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Foreign Language

How to turn your idea from avorrit to surpreendente, using a different tongue (and a bit of help from Google Translate).

Photo by JACQUELINE BRANDWAYN on Unsplash


You probably don't think translating a foreign language is all that creative. After all, mastering another language usually involves a lot of rote learning and repetition to make it stick.


But the process your brain has to go through to perceive a word, recognise the language, understand what the word means, and turn it into your mother tongue (if you want to say it out loud) is a creative process. Because like a lot of brain functions, the mind is looking for patterns.


I'm personally not a natural linguist.


In my GCSE French oral, I thought my examiner asked me:

"What do you eat at lunchtime?"

And since I ate ham sandwiches most days, I said: "jambon".


She seemed surprised/annoyed.

I figured maybe she was a vegetarian or something.

Turns out she'd asked me: "What do you talk about with your friends at lunchtime?"


Oh. But we could have been talking about ham, right? The examiner wasn't interested in this technicality though, and I got a D.


My best experience of language learning - and the one that revealed to me the creativity in languages - was with Michel Thomas. If you've never heard of Michel before, his life story is fascinating. A Jewish WWII veteran, he had a natural mastery of languages that allowed him to adopt many identities to survive Nazi torture and concentration camps, before going on to fight in the French resistance and serve in counterintelligence. At the end of the war, he moved to Los Angeles to set up a number of language schools, teaching foreign languages to the famous and non-famous alike.


Michel's unique teaching method shows you that many words in your own language are already very similar to other languages - and you can combine these with new phrases to help build up sentences. It's an extremely creative way to help your brain make those connections more easily. What's more, even if you don't get everything 100% grammatically correct, you'll still be understood. And isn't that the aim for most people? If you want your mind blown, check out this 1997 BBC documentary showing Michel transforming the language skills of some London 6th formers in a matter of days.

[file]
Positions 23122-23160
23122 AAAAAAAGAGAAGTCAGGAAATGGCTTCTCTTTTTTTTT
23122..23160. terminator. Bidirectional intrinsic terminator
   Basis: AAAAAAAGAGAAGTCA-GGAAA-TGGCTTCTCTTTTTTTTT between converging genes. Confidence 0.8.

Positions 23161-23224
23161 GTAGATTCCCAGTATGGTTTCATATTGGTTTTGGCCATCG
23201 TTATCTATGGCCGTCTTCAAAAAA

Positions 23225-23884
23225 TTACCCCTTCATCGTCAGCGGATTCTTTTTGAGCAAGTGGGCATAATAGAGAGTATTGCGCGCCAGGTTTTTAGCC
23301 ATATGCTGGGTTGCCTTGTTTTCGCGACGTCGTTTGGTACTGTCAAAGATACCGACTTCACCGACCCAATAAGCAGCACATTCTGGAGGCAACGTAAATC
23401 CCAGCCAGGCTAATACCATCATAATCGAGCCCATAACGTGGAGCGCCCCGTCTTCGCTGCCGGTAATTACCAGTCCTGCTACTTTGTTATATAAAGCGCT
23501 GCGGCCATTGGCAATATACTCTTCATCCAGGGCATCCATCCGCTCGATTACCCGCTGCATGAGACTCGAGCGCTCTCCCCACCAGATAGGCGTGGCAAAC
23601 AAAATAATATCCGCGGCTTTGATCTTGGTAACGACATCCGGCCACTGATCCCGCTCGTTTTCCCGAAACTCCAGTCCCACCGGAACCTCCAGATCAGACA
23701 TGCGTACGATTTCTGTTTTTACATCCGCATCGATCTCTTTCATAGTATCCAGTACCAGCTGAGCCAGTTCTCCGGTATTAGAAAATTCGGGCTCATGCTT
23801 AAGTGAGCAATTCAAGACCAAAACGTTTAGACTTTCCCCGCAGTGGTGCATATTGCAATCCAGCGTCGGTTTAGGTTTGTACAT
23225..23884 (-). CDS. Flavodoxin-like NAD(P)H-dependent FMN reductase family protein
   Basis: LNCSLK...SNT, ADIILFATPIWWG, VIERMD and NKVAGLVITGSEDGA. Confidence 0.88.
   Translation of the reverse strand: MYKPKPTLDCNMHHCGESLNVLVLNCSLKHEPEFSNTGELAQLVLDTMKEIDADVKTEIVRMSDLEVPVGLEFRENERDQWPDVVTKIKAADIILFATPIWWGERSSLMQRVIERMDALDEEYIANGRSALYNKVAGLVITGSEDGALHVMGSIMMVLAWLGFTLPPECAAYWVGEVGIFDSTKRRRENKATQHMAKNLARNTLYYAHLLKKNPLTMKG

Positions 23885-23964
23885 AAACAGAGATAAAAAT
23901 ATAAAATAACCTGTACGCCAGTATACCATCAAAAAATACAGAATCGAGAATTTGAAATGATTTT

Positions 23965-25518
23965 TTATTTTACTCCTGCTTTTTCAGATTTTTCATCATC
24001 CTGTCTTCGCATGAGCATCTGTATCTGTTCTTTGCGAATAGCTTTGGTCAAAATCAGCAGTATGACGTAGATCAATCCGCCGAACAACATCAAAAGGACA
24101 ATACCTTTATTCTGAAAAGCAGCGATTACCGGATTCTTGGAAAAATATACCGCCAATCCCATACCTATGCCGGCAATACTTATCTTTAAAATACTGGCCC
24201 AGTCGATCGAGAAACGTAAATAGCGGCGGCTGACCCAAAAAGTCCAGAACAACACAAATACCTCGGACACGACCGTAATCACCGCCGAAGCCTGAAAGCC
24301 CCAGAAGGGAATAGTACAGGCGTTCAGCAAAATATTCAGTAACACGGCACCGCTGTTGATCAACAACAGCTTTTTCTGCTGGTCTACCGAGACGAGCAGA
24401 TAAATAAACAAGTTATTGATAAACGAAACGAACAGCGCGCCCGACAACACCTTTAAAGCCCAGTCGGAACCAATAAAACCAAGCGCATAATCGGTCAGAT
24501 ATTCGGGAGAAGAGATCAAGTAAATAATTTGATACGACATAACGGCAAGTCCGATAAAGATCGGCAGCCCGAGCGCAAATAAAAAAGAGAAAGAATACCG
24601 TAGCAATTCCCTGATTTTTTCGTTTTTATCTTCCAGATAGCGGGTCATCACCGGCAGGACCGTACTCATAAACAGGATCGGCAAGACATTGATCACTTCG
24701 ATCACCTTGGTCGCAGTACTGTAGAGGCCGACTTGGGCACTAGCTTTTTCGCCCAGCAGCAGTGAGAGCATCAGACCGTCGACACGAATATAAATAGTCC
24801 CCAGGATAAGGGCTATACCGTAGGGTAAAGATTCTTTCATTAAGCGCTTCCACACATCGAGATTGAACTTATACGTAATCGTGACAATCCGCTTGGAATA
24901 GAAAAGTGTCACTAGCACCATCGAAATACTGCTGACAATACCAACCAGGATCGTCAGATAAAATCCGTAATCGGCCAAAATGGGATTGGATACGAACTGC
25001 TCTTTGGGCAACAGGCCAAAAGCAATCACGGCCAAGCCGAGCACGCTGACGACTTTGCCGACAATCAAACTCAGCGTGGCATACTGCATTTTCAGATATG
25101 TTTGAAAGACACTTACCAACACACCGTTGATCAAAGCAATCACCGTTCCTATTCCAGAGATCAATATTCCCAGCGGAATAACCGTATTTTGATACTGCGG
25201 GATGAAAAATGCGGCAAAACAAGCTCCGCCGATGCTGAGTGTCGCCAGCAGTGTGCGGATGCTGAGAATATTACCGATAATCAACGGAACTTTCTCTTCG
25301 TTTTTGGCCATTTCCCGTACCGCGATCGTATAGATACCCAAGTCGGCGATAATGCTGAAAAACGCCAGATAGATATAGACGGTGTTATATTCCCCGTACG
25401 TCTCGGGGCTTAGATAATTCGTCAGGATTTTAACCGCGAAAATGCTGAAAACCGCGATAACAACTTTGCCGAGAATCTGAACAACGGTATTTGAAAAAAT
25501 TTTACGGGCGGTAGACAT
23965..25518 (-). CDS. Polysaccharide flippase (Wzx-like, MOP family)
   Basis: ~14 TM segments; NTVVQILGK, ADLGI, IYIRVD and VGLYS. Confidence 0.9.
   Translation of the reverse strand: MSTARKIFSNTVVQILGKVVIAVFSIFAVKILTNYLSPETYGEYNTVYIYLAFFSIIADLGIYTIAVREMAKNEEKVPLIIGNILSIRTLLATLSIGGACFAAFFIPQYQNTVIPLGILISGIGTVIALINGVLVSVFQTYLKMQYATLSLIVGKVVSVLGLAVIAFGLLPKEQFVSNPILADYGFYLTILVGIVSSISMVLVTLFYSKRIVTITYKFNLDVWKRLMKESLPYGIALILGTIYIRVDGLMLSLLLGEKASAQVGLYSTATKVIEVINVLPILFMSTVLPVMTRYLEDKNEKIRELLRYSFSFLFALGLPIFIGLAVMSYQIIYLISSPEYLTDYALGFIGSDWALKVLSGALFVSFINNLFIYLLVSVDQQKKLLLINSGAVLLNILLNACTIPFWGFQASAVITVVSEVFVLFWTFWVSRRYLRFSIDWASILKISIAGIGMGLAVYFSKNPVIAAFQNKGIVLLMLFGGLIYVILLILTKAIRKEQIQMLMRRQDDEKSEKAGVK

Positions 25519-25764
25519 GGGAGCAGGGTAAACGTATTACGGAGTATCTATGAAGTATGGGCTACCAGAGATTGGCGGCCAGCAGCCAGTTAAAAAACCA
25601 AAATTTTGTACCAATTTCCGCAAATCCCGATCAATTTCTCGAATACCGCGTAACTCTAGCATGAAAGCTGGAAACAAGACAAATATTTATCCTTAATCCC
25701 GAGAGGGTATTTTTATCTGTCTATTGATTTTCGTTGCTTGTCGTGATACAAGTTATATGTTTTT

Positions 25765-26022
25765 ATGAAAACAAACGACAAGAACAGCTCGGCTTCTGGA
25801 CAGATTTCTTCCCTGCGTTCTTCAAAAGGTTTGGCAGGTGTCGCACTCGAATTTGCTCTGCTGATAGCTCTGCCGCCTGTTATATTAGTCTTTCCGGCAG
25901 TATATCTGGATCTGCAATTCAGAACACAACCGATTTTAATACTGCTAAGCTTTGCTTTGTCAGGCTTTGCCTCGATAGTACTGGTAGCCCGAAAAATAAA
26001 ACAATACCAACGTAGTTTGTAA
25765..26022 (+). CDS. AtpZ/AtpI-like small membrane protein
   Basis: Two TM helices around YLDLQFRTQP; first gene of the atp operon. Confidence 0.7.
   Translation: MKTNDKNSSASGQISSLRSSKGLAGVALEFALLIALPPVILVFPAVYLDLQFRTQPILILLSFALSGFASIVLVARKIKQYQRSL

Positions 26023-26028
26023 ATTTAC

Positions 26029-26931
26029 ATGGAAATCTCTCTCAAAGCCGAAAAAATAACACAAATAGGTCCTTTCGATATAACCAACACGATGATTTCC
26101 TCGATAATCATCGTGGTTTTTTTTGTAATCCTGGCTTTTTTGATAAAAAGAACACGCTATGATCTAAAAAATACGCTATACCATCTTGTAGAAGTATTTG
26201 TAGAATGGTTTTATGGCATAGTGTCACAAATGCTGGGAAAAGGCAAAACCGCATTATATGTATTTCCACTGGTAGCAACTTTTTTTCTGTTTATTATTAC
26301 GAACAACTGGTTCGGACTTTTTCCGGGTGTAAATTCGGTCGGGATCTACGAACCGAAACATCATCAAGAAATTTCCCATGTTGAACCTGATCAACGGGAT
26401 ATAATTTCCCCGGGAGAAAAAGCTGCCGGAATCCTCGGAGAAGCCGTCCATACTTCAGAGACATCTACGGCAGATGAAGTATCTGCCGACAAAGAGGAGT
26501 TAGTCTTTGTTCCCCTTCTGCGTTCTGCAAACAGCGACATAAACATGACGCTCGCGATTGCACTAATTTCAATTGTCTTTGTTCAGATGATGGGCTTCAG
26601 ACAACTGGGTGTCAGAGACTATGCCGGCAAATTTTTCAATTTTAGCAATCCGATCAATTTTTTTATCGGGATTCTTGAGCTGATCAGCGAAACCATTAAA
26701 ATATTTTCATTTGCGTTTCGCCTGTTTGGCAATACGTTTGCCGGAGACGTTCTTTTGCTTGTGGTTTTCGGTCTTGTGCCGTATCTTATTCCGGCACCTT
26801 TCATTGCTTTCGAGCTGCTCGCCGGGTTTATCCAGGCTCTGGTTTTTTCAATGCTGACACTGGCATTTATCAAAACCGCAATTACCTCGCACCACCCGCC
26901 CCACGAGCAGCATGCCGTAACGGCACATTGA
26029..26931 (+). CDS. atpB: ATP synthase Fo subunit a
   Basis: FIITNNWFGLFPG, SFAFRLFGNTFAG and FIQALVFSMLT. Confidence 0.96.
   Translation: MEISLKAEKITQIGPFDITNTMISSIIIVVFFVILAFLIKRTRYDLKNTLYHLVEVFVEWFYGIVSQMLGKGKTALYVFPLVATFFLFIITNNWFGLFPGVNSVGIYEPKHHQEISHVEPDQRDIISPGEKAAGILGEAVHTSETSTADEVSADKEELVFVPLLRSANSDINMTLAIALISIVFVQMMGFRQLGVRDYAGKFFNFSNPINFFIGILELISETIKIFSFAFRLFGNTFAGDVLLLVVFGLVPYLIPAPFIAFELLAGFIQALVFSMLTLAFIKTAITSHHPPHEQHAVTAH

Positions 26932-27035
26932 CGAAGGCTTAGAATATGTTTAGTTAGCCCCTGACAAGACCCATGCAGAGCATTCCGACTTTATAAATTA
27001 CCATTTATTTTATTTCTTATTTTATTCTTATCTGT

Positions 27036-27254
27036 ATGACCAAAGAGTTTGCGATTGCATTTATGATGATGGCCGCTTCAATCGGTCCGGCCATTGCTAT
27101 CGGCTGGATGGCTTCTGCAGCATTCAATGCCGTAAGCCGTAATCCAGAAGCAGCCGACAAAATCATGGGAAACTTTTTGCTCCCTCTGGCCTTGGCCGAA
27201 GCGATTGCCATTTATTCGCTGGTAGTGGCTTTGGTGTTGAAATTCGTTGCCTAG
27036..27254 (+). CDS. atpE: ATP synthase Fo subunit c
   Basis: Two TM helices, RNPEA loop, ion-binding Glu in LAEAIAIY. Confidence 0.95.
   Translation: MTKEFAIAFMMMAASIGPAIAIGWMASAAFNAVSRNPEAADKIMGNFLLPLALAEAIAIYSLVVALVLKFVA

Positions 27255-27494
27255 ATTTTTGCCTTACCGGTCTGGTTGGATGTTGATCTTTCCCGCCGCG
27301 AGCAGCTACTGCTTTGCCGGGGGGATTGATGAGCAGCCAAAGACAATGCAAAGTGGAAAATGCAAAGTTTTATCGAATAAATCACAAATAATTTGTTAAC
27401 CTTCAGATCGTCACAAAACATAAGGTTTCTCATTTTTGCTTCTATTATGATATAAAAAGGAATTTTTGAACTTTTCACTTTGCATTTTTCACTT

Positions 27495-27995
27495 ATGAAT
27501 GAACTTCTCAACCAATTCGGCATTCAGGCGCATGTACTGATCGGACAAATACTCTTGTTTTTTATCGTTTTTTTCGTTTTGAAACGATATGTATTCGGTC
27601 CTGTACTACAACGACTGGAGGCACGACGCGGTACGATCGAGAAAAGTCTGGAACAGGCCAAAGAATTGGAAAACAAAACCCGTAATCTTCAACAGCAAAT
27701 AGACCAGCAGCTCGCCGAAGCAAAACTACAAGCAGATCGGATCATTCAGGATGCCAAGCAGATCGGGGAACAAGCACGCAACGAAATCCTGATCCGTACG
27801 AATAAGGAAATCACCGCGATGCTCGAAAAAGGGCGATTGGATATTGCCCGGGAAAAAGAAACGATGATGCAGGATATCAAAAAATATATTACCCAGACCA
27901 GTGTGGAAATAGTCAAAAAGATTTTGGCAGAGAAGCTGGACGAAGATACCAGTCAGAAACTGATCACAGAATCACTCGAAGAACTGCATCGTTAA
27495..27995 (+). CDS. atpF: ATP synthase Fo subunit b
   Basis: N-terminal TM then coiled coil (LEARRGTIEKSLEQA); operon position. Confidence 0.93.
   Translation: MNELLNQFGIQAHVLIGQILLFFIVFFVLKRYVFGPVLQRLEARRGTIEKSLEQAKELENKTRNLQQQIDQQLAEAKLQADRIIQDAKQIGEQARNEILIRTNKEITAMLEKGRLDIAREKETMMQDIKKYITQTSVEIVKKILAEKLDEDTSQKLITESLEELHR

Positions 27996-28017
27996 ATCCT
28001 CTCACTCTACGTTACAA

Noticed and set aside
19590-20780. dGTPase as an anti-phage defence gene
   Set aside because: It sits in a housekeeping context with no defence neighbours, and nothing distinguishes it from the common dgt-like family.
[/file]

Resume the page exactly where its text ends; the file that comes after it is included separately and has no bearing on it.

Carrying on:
Of course, I'm not advocating learning a whole new language if you happen to wake up one day feeling a bit short of ideas - this is meant to be Faster Ideas after all.

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But when you want to shift your brain into a different gear, there's a simple, fun way to speed up your creativity using foreign languages. And that starts with Google Translate.


There are around 170,000 words currently in use in the English language. And there are 108 languages currently on Google Translate.



Start by playing around with some favourite phrases and sayings. Or maybe a campaign idea, or business idea. See how they look in different languages. Hear how they sound - Google Translate has a 'listen' function so you can hear how words and phrases are pronounced (compared to how you've mangled them).


One of my favourite phrases is: Make it happen

So let's see how that looks...


Bunu reallaşdırın (Azerbaijani)


Tedd valóra (Hungarian)

Fac ei ventura (Latin)


Or what about in a non-Roman alphabet...


इसे करना ही होगा /

ise karana hee hoga (Hindi)


...all of which collides in my head (for some reason) and makes me think: Ted Valora is gonna realise adventure is just around the corner.


Yeah, just me maybe.


Point is, none of this is an end in itself. It's simply another way to warm up your creative muscles. And when you flex those muscles, who knows what else might occur.


Very soon your avorrit (Catalan for boring) idea could well become a surpreendente (Portuguese for amazing) idea.


And with regular practice, perhaps you'll begin to construct ever more sophisticated (and technically correct) sentences - such as parler du jambon avec vos amis à l'heure du déjeuner.

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